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RE: synth vs. the environment (Audi content only insofar as it relates to Audi oil changes!)

	-----Original Message-----
	From:	Richard Beels [SMTP:beels@technologist.com]
	Sent:	Wednesday, August 12, 1998 3:17 PM
	To:	quattro@coimbra.ans.net
	Subject:	Re: synth vs. the environment (Audi content only
insofar as it relates to Audi oil changes!)

	OK, can't take it anymore....

	>You would probably find the negative publicity about the USA over
	>last few days (July was the hottest month _EVER_ globally) hard to
	>believe.  The USA is the world's largest producer of greehouse
	>and the most intransigent about their control.

	Global warming has to be the most over-hyped environmental disaster
	isn't happening.  Ever.  Oh, I forgot the ozone "hole".  Of course,
	bloody ozone layer thins over Antarctica in the winter.  It's dark
	there's no UV to make ozone.  Any dumb git knows that.  Remember, it
	just last year that we were cursing the cold (and I can remember the
	Age front page newspaper stories from 20 years ago).  The
	cycles and 'heatsink-ability' of our dear Mother Earth are a bit
	than we can affect; or even comprehend.  If you listen to the
	Little's, we've already put enough CFCs into the atmosphere to kill
	ozone twice over.  It's too late, nothing we can do now can stop the
	millions of tons of Cl and Fl that are floating their way up in the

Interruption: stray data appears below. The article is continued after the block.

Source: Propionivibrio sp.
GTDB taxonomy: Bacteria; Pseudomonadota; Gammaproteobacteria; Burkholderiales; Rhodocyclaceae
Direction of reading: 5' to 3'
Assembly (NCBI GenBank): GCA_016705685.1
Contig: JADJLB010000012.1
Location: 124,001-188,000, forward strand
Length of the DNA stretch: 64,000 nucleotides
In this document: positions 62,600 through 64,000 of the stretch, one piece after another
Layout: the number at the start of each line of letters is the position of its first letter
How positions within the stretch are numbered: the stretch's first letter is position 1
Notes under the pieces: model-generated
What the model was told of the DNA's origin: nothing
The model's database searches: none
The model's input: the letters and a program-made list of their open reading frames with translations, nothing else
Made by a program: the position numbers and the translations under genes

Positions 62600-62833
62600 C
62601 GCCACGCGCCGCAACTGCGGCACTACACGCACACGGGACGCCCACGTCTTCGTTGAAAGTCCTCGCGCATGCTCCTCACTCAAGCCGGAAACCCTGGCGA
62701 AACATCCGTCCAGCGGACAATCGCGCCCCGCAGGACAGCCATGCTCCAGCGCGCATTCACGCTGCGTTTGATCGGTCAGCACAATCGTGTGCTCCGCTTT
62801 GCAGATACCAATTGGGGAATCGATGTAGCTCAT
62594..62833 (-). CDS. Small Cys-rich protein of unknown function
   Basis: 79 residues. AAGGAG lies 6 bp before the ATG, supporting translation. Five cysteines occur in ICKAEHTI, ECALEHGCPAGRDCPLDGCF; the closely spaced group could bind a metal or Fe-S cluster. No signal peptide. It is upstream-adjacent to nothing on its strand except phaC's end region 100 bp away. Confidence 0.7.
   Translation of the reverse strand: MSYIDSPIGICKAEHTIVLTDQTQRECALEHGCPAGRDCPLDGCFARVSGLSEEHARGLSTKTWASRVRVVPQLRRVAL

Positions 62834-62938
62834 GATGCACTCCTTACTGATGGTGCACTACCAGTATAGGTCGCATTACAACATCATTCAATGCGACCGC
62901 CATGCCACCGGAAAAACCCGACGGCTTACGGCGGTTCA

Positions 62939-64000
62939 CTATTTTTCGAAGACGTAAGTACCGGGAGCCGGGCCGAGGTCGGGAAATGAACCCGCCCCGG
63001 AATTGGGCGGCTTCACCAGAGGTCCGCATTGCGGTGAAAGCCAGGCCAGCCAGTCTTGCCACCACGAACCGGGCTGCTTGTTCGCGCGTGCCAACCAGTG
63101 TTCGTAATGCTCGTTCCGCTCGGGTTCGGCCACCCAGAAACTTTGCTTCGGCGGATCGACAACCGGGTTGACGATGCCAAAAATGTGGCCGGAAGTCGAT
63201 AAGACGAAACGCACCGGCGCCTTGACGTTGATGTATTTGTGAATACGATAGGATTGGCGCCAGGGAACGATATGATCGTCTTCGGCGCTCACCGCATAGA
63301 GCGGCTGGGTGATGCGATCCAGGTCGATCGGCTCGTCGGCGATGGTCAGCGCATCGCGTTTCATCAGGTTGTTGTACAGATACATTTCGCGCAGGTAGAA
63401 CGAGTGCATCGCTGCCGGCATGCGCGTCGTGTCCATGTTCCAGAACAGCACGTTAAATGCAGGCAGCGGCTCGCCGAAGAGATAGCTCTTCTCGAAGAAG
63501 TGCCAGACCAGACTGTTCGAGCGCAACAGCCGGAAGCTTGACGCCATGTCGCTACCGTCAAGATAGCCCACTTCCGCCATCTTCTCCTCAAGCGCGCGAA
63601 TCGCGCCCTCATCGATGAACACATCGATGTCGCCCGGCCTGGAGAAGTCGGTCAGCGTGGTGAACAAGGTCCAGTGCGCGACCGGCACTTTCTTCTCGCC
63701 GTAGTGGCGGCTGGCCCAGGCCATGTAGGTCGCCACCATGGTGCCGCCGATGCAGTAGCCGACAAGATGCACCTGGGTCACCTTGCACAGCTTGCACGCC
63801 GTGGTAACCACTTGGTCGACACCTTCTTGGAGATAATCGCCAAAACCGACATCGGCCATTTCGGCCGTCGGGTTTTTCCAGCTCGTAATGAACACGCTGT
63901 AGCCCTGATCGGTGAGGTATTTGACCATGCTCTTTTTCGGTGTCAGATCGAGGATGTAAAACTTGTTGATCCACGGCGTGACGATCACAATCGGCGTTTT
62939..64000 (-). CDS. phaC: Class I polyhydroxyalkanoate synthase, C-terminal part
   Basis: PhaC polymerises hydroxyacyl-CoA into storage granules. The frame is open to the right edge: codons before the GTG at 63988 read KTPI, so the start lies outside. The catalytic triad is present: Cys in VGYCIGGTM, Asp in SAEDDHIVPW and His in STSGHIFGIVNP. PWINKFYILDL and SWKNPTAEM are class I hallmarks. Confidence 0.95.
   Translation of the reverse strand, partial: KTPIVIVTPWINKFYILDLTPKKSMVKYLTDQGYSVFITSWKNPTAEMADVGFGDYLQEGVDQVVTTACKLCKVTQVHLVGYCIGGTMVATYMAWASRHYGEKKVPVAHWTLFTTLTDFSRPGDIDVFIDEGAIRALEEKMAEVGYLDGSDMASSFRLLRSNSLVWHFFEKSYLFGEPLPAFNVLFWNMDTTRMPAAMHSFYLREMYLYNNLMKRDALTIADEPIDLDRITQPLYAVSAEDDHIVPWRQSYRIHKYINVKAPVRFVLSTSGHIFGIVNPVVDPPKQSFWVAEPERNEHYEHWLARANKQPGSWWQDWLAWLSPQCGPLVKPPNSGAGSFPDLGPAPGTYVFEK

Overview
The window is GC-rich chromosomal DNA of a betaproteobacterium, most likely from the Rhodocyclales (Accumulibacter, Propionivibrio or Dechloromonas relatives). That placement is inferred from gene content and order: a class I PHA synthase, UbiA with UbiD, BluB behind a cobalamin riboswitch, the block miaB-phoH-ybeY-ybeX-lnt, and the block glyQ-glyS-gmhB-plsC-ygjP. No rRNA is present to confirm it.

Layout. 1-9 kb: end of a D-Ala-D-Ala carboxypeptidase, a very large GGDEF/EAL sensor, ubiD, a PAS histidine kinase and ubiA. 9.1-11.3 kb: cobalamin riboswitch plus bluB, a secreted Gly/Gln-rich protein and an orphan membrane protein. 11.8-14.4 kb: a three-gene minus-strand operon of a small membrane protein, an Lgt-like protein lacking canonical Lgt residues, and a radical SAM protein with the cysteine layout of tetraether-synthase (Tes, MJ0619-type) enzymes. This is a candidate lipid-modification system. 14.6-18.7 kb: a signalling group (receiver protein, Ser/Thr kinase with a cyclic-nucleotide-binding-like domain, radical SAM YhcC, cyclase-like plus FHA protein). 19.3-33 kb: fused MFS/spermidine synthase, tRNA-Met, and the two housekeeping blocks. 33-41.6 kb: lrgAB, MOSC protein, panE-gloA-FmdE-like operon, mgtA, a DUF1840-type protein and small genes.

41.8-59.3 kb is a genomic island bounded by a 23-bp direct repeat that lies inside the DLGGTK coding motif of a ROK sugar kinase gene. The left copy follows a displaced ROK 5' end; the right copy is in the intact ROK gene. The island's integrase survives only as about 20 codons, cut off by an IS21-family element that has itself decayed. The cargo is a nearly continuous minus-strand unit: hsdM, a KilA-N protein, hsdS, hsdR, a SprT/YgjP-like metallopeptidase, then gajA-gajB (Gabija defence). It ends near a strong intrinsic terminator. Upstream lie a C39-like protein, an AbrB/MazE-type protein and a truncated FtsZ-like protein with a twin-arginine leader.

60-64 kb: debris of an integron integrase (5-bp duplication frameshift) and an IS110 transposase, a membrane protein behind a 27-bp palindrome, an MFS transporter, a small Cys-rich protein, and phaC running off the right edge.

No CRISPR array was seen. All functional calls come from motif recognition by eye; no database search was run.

atmosphere, on there way to the final battle in the stratosphere.
But then
	ozone is a greenhouse gas so maybe it's a good thing we're killing
it off?

	>Remember, we have less and less oil in reserves every day.  

	Gee, I though that proven reserves were actually rising.  It's a
silly way
	we track oil reserves anyway; proven by the fact that we've been
	years from running out of oil for the past, oh, 20-30 years.
	exploration/drilling/recovery techniques have made all manner of
	oil fields into 'productive' fields in the recent past.  

	Besides, wasn't Julian Simon right?  The Ultimate Resource, first
	in 1980 and was re-published in 1996 as TUR II, is an excellent book
	anyone who wants to debate the natural resources issues should read.
	quote an excerpt:  "The statistical history of energy supplies, is a
	in plenty rather than in scarcity... Through the centuries, the
prices of
	energy-coal, oil, and electricity-have been decreasing rather than
	increasing, relative to the cost of labor and even relative to the
price of
	consumer goods, just as with all other natural resources... there is
	nothing meaningfully 'finite' about our world that inevitably will
	energy, or even oil in particular, to grow more scarce and costly."

	The entire book is on the web (along with many other of his
	http://www.inform.umd.edu/EdRes/Colleges/BMGT/.Faculty/JSimon/ and
one of
	the few article in Wired that I actually enjoyed is at

	Now, back to our regularly scheduled rants.....

		88 90Q - <insert pithy witticism here>
		88 Golf GTi - PRO Rally